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Posts Tagged ‘poetry

“These fragments I have shored against my ruins”*…

On its publication in 1922, T. S. Eliot’s “The Waste Land” was not so well received: “so much waste paper,” opined The Guardian. But of course since then it has ascended into the canon. Four writers and scholars– Beci Carver, Jahan Ramazani, Robert Crawford, and David Barnes— explain why now “the poem is such a key landmark that all modern poets know it, whether they swerve around it, crash into it, or attempt to assimilate it.”

Though I do understand why people often see—and hear—“The Love Song of J. Alfred Prufrock” as inventing modern poetry in English, I think The Waste Land does so more comprehensively. It’s as if this poem can give anything—a cry, a list of place-names, a snatch of conversation, a Sanskrit word, a nursery rhyme, an echo—an almost infinite and carrying resonance that brings with it unforgettable intensity. Ezra Pound who, prior to editing The Waste Land,  had just been editing an English translation of an avant-garde collage-style French poem by Jean Cocteau, helped give the poem its intensity; but the words were Eliot’s.

… Pound’s editing was highly ethical in that he did not add or substitute words of his own; he just honed what Eliot had written. Eliot had learned from Pound’s bricolage style, but where Pound went on to go on and on and on, Eliot (with Pound’s editorial help) learned as a young poet just when to stop. That’s a great gift. So the poem exemplifies at once the way in which poetry can incorporate all kinds of diverse materials; yet it also constitutes a supreme example of poetic intensity. It’s quite a combination—and one from which innumerable poets (from Auden to Xu Zhimo and from MacDiarmid to Okigbo and beyond) have learned…

Robert Crawford

The appreciation in full at “The Most Important Poem of the 20th Century: On T.S. Eliot’s ‘The Waste Land’ at 100,” in @lithub.

* T. S. Eliot, “The Waste Land”

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As we muse on modernism, we might recall that it was on this date in 1966 that It’s the Great Pumpkin, Charlie Brown” premiered on CBS. The special, based on Charles Schulz’s Peanuts comic strip and produced/animated by Bill Melendez, pre-empted My Three Sons and tied Bonanza as the top-rated program of the week. It has aired every year since, on network television until 2020, when Apple TV won the exclusive rights to the show.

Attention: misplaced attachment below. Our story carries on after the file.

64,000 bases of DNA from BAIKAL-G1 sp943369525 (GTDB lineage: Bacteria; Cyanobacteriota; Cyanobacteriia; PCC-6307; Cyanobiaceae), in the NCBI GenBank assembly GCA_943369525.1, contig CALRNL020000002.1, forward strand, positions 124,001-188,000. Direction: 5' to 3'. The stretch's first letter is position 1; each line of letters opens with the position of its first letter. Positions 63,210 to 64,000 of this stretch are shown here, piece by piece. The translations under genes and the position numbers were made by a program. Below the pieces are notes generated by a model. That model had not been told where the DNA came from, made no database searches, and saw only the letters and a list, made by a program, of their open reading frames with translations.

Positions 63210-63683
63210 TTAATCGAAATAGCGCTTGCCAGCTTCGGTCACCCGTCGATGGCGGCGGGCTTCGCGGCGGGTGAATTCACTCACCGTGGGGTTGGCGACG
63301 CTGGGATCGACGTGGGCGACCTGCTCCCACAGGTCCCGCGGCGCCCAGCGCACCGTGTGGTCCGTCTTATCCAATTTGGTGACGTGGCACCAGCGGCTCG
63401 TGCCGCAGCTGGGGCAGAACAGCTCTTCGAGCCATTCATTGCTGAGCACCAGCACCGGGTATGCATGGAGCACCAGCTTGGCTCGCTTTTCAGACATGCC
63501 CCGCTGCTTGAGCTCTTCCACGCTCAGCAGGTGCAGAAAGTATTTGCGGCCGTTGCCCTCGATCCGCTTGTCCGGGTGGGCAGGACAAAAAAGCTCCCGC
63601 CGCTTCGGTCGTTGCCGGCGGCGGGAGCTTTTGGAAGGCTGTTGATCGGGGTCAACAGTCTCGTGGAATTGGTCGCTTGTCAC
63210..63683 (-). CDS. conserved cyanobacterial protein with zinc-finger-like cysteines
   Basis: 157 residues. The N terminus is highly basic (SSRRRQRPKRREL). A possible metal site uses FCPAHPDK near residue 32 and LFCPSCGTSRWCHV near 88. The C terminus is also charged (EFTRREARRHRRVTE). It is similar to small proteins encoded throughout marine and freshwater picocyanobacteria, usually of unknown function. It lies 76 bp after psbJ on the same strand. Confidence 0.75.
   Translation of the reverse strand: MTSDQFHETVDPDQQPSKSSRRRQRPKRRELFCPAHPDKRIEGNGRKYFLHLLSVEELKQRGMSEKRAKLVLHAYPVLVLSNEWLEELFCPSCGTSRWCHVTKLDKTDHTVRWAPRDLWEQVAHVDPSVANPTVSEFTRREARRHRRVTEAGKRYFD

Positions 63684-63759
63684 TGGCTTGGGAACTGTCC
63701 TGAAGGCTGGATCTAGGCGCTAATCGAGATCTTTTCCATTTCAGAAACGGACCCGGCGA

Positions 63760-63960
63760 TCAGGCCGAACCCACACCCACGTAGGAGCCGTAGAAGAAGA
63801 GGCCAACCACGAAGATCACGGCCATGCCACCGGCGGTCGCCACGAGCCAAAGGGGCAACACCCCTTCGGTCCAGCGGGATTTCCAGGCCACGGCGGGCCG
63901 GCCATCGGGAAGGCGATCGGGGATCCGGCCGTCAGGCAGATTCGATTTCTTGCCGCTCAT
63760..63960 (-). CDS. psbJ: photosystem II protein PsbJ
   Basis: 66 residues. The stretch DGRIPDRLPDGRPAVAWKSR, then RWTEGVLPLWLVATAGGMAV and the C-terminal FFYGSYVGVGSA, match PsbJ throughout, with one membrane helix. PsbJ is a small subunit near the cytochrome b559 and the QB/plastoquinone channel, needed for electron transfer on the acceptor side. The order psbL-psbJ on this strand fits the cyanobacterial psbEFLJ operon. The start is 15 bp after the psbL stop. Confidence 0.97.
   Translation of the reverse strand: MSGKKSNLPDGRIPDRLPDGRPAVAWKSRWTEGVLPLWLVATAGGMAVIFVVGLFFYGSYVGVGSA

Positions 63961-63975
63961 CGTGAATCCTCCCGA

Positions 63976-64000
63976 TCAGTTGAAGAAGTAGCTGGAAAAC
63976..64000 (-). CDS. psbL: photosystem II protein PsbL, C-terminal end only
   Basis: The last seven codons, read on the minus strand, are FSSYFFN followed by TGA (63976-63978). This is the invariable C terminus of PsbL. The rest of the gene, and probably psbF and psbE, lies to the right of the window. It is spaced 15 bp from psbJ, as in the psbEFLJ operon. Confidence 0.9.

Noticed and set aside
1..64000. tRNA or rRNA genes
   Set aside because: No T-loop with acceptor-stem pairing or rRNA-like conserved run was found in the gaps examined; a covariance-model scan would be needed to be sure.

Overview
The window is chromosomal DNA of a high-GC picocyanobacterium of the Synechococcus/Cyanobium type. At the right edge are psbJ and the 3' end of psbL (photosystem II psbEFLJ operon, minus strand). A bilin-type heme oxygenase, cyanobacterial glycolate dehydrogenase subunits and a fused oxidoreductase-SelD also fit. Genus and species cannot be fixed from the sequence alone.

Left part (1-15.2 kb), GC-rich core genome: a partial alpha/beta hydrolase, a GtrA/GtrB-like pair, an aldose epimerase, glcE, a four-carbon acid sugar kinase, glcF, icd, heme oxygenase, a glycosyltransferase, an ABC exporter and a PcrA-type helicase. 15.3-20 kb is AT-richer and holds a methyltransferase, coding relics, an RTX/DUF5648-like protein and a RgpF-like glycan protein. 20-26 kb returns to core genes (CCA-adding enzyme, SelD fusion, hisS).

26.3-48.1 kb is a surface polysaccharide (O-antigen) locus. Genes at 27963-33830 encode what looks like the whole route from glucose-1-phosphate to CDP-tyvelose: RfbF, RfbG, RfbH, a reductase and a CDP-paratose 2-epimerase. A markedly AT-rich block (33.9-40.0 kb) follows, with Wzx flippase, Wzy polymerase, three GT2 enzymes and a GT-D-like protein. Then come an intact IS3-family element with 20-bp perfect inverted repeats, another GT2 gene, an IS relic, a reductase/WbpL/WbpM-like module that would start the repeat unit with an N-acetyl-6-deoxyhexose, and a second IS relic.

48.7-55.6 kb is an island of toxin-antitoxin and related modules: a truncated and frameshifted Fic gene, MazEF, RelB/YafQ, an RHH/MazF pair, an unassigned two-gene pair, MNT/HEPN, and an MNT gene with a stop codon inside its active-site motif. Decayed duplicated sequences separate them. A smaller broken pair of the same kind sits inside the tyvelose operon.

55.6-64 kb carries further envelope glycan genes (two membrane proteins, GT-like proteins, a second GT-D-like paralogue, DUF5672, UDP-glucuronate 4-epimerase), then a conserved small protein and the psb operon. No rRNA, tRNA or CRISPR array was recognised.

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“Your memory and your senses will be nourishment for your creativity”*…

Handel and Beethoven

On which senses do great creators rely? Randall Collins investigates…

Beethoven started going deaf in his late 20s.  Already famous by age 25 for his piano sonatas, at 31 he was traumatized by losing his hearing. But he kept on composing: the Moonlight Sonata during the onset of deafness; the dramatic Waldstein Sonata at 32; piano sonatas kept on coming until he was 50. In his deaf period came the revolutionary sounds of his 3rd through 8th symphonies, piano and violin concertos (age 32-40). After 44 he became less productive, with intermittent flashes (Missa Solemnis, Diabelli variations, 9th symphony) composed at 47-53, dying at 56. His last string quartets were composed entirely in his head, left unperformed in his lifetime.

Handel went blind in one eye at age 66; laboriously finished the oratorio he was working on; went completely blind at 68. He never produced another significant work. But he kept on playing organ concertos, “performing from memory, or extemporizing while the players waited for their cue” almost to the day he died, aged 74. 

Johann Sebastian Bach fell ill in his 64th year; next year his vision was nearly gone; he died at 65 “after two unsuccessful operations for a cataract.”  At 62 he was still producing great works; at 64 he finished assembling the pieces of his B Minor Mass (recycling his older works being his modus operandi). At death he left unfinished his monument of musical puzzles, The Art of the Fugue, on which he had been working since 55.

Can we conclude, it is more important for a composer to see than hear?…

And given examples like Milton, that it’s more critical to poets and writers to hear than see? More at “Deaf or Blind: Beethoven, Handel,” from @sociologicaleye.

* Arthur Rimbaud

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As we contemplate creativity, we might recall that it was on this date in 2013 that Google– Google Search, YouTube, Google Mail, and Google Drive, et al.– went down for about 5 minutes. During that brief window, internet traffic around the world dropped by 40 percent.

“A picture is a poem without words”*…

Truth, trend.

A collection of pithy illustrations…

Generalist, specialist.
Numbers obscure nuance.

Many more artistic aphorisms at Visualize Value.

* Horace

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As we picture it, we might send aesthetic birthday greetings to Rene Ricard; he was born on this date in 1946. A painter, poet, actor, and art critic, he was a seminal figure in the New York art scene of later 20th century. After dropping out of school in Boston, he moved to New York City, where he became a protégé of Andy Warhol (and appeared in the Warhol films Kitchen, Chelsea Girls, and The Andy Warhol Story). He was a founder of Theater of the Ridiculous (with John Vaccaro and Charles Ludlam). He was a regularly-published poet. And from the early 90s, he was a widely-exhibited artist. But he was perhaps ultimately most influential in his art criticism (and his contributions to gallery and exhibition catalogues)– especially a series of essays he wrote for Artforum magazine in which (among other impacts) he launched the career of painter Julian Schnabel and helped bring Jean-Michel Basquiat to fame. Andy Warhol called Ricard “the George Sanders of the Lower East Side, the Rex Reed of the art world.”